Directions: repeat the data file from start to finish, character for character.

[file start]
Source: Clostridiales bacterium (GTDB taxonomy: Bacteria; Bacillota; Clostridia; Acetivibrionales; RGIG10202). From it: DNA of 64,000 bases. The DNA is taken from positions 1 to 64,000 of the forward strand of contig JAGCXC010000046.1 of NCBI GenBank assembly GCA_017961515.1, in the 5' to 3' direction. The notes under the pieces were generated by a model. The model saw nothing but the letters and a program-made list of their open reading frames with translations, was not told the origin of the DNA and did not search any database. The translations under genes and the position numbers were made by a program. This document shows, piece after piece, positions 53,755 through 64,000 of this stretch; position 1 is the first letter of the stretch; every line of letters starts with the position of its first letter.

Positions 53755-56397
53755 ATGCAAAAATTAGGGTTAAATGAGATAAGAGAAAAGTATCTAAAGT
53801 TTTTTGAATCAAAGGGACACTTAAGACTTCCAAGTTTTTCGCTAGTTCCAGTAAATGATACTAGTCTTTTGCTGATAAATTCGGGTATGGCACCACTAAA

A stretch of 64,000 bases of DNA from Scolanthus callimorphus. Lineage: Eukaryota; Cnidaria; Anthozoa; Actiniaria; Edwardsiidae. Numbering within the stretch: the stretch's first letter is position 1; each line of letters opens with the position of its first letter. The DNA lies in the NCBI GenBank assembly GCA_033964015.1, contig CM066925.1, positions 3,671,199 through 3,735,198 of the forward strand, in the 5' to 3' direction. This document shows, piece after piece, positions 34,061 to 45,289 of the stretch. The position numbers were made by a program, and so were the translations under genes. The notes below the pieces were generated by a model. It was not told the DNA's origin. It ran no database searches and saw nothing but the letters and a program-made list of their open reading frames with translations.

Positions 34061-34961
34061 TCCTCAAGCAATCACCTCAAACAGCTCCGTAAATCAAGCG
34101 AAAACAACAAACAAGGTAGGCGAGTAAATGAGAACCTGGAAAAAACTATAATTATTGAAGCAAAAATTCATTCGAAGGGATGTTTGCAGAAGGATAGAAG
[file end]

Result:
Source: Clostridiales bacterium (GTDB taxonomy: Bacteria; Bacillota; Clostridia; Acetivibrionales; RGIG10202). From it: DNA of 64,000 bases. The DNA is taken from positions 1 to 64,000 of the forward strand of contig JAGCXC010000046.1 of NCBI GenBank assembly GCA_017961515.1, in the 5' to 3' direction. The notes under the pieces were generated by a model. The model saw nothing but the letters and a program-made list of their open reading frames with translations, was not told the origin of the DNA and did not search any database. The translations under genes and the position numbers were made by a program. This document shows, piece after piece, positions 53,755 through 64,000 of this stretch; position 1 is the first letter of the stretch; every line of letters starts with the position of its first letter.

Positions 53755-56397
53755 ATGCAAAAATTAGGGTTAAATGAGATAAGAGAAAAGTATCTAAAGT
53801 TTTTTGAATCAAAGGGACACTTAAGACTTCCAAGTTTTTCGCTAGTTCCAGTAAATGATACTAGTCTTTTGCTGATAAATTCGGGTATGGCACCACTAAA

A stretch of 64,000 bases of DNA from Scolanthus callimorphus. Lineage: Eukaryota; Cnidaria; Anthozoa; Actiniaria; Edwardsiidae. Numbering within the stretch: the stretch's first letter is position 1; each line of letters opens with the position of its first letter. The DNA lies in the NCBI GenBank assembly GCA_033964015.1, contig CM066925.1, positions 3,671,199 through 3,735,198 of the forward strand, in the 5' to 3' direction. This document shows, piece after piece, positions 34,061 to 45,289 of the stretch. The position numbers were made by a program, and so were the translations under genes. The notes below the pieces were generated by a model. It was not told the DNA's origin. It ran no database searches and saw nothing but the letters and a program-made list of their open reading frames with translations.

Positions 34061-34961
34061 TCCTCAAGCAATCACCTCAAACAGCTCCGTAAATCAAGCG
34101 AAAACAACAAACAAGGTAGGCGAGTAAATGAGAACCTGGAAAAAACTATAATTATTGAAGCAAAAATTCATTCGAAGGGATGTTTGCAGAAGGATAGAAG